The Fintech Benefit – How to prepare for the technology disruption

FinTech – the portmanteau of finance and technology – describes a thriving innovative industry that is disrupting financial services in the 21st Century.

There are more than 5,000 people employed in the FinTech industry in Ireland, a number expected to double by 2020.

Digital DNA partner Deloitte’s Centre for Financial Services created the report “Disaggregating the impact of FinTech: Brighter shades of disruption” to explore the impact that FinTech companies will have on financial services and, more importantly, how companies can benefit from them.

Why create such a document?

Well according to Deloitte two of the most common questions they are asked by clients include: “How is FinTech going to impact what we do?” and “What should we do to prepare for the disruption from FinTech companies?”

Deloitte would argue the need to ask a third question: “How will technology innovations developed by these new companies benefit my firm?”

In an attempt to more accurately answer all three questions for businesses, and provide specific action steps for traditional financial services firms, Deloitte decided to focus not on the disruption FinTechs are causing, but instead on the precise effects.

Deloitte’s report looked at six areas affected, specifically including payments, deposits and lending, investment management, insurance, capital raising, and market provisioning.

Here’s how FinTech is impacting just one of these areas specifically – payments – and how best to address the impact proactively:

FinTech Disruption in Payments

Although the threat of disintermediation is real, upgrading infrastructure is an opportunity for reinvention and long-term growth.

The payments industry is becoming much more competitive and fragmented in the medium term. Payment firms can counter FinTech’s growing clout by exploiting the ecosystem while leveraging their brand and data.

To stay relevant, integrated and digital payment solutions that coexist with alternative solutions should become an immediate priority. Recent innovations in mobile wallets and crypto-currencies will eventually reduce the reliance on cards, but the transition to a fully digital world of payments will take time. Value-added services like real-time personalised offers and rewards will be the key to differentiation.

However social media-based platforms are gaining prominence, especially among millennials. PayKey is an example of software that provides a secure environment for banks’ customers to make payments within any social network.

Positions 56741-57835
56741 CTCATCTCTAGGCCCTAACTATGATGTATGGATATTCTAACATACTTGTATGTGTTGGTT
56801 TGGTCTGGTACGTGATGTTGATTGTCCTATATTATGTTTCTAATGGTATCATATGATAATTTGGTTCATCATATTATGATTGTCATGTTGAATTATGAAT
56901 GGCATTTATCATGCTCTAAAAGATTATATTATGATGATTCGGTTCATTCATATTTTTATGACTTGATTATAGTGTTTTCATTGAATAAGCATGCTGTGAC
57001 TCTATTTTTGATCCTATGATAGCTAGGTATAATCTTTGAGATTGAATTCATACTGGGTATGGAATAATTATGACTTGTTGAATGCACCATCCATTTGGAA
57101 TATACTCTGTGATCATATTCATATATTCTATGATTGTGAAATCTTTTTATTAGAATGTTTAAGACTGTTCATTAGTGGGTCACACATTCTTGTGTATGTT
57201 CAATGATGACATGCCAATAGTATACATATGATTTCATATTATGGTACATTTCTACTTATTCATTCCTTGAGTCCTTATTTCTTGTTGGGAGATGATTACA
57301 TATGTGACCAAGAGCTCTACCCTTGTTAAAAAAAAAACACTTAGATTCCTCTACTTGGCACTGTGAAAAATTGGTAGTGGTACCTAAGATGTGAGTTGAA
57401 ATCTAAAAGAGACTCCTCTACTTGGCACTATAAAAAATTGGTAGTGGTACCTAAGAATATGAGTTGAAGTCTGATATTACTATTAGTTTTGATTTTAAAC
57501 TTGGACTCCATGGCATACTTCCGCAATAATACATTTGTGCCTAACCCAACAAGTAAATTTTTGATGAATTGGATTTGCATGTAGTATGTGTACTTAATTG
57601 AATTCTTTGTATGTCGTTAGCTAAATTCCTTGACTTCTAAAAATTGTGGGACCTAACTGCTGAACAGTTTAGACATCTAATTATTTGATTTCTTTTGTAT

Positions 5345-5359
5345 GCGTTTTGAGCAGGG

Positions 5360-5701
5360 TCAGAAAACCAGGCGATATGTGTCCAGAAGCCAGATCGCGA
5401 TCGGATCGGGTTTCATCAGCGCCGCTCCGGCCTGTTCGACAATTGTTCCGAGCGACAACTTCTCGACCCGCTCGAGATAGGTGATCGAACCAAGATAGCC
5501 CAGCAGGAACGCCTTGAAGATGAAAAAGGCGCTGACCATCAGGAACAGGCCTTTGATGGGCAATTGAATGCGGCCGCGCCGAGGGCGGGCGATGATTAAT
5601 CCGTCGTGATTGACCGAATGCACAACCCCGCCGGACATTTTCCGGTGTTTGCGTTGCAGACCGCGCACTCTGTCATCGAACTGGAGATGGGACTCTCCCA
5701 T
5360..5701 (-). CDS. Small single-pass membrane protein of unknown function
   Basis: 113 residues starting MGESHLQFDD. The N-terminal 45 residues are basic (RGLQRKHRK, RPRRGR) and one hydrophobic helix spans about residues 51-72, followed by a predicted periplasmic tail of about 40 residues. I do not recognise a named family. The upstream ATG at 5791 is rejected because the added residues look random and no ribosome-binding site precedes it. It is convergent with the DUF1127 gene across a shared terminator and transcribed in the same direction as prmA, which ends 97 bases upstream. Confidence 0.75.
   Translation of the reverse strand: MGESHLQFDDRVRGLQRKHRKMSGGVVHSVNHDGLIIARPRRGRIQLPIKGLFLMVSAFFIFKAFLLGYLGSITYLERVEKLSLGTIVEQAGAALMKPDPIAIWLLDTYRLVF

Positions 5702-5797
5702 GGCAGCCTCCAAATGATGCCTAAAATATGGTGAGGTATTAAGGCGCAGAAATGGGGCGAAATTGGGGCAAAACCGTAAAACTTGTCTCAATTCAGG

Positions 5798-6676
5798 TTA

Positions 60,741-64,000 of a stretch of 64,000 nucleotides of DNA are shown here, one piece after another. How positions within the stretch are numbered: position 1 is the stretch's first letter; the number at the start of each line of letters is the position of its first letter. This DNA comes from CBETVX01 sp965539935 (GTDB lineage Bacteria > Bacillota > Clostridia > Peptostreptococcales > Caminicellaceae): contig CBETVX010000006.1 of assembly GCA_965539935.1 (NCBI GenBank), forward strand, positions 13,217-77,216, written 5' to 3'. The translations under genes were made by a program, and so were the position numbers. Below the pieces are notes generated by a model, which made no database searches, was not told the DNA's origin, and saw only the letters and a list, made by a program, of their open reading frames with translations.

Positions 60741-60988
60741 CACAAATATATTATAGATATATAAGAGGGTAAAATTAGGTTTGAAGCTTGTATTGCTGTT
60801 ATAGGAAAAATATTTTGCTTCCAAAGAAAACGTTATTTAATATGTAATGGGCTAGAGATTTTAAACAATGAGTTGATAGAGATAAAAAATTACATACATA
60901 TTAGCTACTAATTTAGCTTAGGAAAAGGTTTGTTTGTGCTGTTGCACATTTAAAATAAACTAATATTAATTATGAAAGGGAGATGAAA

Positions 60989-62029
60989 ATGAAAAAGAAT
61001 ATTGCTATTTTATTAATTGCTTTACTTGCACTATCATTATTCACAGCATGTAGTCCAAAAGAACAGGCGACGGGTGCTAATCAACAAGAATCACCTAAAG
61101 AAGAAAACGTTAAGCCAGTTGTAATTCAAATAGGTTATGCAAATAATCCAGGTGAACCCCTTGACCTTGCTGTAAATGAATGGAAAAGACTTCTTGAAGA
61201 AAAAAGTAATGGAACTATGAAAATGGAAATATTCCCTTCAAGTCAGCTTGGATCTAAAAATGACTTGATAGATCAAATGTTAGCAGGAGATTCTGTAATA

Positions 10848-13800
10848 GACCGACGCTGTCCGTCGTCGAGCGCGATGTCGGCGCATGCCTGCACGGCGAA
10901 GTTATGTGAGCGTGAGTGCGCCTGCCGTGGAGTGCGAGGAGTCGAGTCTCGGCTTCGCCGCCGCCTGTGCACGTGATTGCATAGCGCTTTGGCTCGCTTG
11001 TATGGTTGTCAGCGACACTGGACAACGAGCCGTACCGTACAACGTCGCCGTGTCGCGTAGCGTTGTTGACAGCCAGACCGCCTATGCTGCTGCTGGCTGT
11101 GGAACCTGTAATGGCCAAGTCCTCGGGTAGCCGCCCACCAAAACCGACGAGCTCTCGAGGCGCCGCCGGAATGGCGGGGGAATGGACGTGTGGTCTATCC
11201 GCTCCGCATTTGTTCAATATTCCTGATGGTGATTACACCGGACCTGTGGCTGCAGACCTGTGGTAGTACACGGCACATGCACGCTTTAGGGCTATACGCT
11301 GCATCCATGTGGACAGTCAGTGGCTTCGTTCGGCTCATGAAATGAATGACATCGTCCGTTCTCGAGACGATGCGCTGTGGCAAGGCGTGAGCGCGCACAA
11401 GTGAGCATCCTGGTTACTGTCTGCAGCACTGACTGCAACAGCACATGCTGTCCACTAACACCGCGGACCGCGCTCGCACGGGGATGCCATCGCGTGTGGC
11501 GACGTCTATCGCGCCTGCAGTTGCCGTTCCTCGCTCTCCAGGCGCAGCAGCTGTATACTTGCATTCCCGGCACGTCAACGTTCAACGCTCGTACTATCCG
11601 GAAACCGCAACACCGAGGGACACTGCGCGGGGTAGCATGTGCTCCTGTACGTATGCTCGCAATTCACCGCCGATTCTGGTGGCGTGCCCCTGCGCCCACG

As mobile payments begin to dominate, this also means we lose control of the relationship and the ability to influence customer behaviour. But by providing access to transaction data, you can give consumers an insight into their budgeting and reap the benefits of targeted promotions.

In 2019, nearly 90 million consumers are expected to use mobile wallets in the US alone. But with 112,000 wallets hacked in 2015, banks face considerable repetitional risk. Tokenisation and biometrics could be the weapon of choice in the quest for security.

Banks would be advised to acquire smaller FinTechs that can help them build a competitive edge and scale in niche product categories and market segments. All firms should be looking to align with technology vendors that support open API development to quickly build digital and mobile offerings. Big business can also leverage their existing customer and fraud analytics solutions to differentiate from startups who may not have these tools in their portfolio.

FinTech Benefits for Traditional Financial Services

From their research Deloitte concluded that FinTech disruption doesn’t have to spell doom for traditional firms. The influence of FinTechs can actually be a positive for the areas of services impacted, so long as firms understand the effects and manage the change with passion and urgency.

FinTech is bringing forth new levels of personalisation to retail financial services products. A move away from traditional stagnant, standardised products is a good thing for businesses and their customers. New markets are opening up, too. This brings with it opportunities to develop new profit pools. Companies who innovate with this change can move to serve these more sophisticated and profitable cohorts.

In many ways these developments level the playing field, allowing firms of all sizes to take advantage of emerging networks and platform-based services at lower cost, bringing true competitive advantage to the market. And though new sources of data constantly emerge and analytics get evermore sophisticated, the research suggests that the unique capabilities of humans won’t be lost. Businesses merely need to adjust their talent strategies to suit the new environments.

Download the report for free here: